NOTE: These provisions are applicable to meet the legal flight planning requirements for alternate airports. Once airborne, pilots are free to re-plan as needed to accommodate changing situations while exercising good airmanship.
Taking credit for RNAV (GPS) and RNAV (GNSS) approaches at an alternate aerodrome for IFR flight plan filing purposes is possible because the availability of RAIM or WAAS integrity to support non-precision approaches is normally very high. However, when satellites are out of service, availability could decrease. Consequently, it is necessary to determine satellite status to ensure that the necessary level of integrity will be available at the ETA at the alternate, as indicated by 3.16.12(c), above. The procedures for this are explained in the next
The status of the GPS constellation may be obtained through the FAA by contacting a NAV CANADA flight information centre (FIC) and requesting the international NOTAM file KNMH.
A procedure that meets the requirement to ensure that approach-level RAIM will be available at the alternate for TSO C129/C129a avionics is:
(a) Determine the ETA at the proposed alternate aerodrome following a missed approach at the destination.
(b) Check GPS NOTAM (KNMH) file for a period of 60 min before and after the ETA. If not more than one satellite outage is predicted during that period, then 3.16.12(c) is satisfied. If two or more satellites are anticipated to be unserviceable during the ETA ±60-min period, then it is necessary to determine if approach-level RAIM will be available, taking into account the reduced availability resulting from the outages. This may be accomplished by using commercially-available dispatch RAIM prediction software, acquiring a current almanac, and manually deselecting those satellites for the times described in the NOTAM.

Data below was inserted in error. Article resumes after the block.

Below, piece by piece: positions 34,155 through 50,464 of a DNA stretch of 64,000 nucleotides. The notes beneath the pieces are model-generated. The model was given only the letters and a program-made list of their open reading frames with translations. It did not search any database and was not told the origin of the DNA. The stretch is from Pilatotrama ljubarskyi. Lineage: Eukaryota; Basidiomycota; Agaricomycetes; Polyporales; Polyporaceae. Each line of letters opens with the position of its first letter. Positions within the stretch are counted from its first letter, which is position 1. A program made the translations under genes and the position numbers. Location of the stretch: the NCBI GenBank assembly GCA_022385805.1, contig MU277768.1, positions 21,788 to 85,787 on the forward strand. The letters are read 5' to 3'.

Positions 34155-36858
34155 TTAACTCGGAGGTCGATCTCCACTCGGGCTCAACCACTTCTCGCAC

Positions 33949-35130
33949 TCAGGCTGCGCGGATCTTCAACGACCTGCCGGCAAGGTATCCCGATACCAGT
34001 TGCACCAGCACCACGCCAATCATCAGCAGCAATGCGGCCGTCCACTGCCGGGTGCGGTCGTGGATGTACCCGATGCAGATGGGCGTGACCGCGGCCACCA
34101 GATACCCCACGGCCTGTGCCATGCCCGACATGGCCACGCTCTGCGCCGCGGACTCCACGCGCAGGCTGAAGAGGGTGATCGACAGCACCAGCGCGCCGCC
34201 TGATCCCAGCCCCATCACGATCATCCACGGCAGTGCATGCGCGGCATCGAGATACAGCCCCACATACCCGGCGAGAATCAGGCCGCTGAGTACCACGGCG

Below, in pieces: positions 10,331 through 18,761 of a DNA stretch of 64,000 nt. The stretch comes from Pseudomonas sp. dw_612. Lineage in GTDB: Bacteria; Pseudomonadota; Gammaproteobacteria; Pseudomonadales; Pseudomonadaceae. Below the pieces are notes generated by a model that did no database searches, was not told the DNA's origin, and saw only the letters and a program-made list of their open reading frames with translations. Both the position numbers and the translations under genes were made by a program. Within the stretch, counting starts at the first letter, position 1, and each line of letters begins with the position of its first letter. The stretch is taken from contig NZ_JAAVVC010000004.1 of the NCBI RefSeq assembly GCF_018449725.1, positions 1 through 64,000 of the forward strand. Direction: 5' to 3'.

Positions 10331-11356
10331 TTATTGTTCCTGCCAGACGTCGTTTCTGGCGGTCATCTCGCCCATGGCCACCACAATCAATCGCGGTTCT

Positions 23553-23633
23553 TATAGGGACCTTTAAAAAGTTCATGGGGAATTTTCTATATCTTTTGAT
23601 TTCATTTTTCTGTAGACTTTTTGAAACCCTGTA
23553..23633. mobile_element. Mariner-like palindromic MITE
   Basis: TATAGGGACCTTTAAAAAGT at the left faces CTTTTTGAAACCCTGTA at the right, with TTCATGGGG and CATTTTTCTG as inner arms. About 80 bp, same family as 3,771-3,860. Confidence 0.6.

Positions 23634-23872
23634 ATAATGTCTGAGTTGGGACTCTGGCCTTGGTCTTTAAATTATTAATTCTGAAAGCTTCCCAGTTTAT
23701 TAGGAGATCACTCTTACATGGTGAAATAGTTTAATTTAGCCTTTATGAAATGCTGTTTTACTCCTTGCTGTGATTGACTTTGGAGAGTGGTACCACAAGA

The RAIM availability requirement is satisfied if the resulting prediction indicates that RAIM will be unavailable for a total of 15 min or less during the ETA ±60-min period.
It may be possible to change the alternate or adjust the departure time (and hence the ETA at the alternate) and re-run the prediction to find a time for which the required RAIM availability is achieved, or simply to find a time when fewer than two satellite outages are predicted.
Verifying that an LNAV approach is expected to be available is less complicated for operators using WAAS avionics (TSO C145a/C146a). Simply check the national (CYHQ) and FIR NOTAM files to ensure that the WAAS NOTAM system has not failed, and that no widespread WAAS outages have occurred, and then check the aerodrome NOTAM file for the alternate to ensure that LNAV will be available.
The NOTAM system automatically evaluates if sufficient integrity will be available from WAAS GEO satellite messages. In the event of a widespread outage of WAAS messages (as in the rare case of a GEO satellite or total system failure), or at an aerodrome outside the GEO coverage area, it determines if approach-level RAIM, as computed by a WAAS receiver, will be available. For all of these situations, the absence of an aerodrome NOTAM will give the pilot a reasonable assurance that an LNAV approach will be available.
If the WAAS NOTAM system has failed, a national NOTAM will be issued, indicating that WAAS is unmonitored. In this case, the pilot may use the procedure described in the preceding section for TSO C129/C129a avionics. This will provide a safe, although conservative indication of the availability of LNAV.
What is in store for the Future?
There has been a lot of controversial issues related to the use of GNSS. System backup is one of the main concerns, especially because for the time being only the American GNSS is being used as the only satellite feed for the receivers.
Interference (intentional and unintentional)and Anomalies are also a major concern, as GNSS satellite signals are relatively weak. Intentional interference remains a key safety concern to address by the international, as next-generation satellites will broadcast on multiple frequencies make the probability of unintentional interference negligible. agencies.
Finally, decisions will have to be made on a case-by-case basis for the complete removal of traditional navigation aids for en-route and approach operations.
If you have any questions or comments, please feel free to leave one here and I will reply as soon as possible!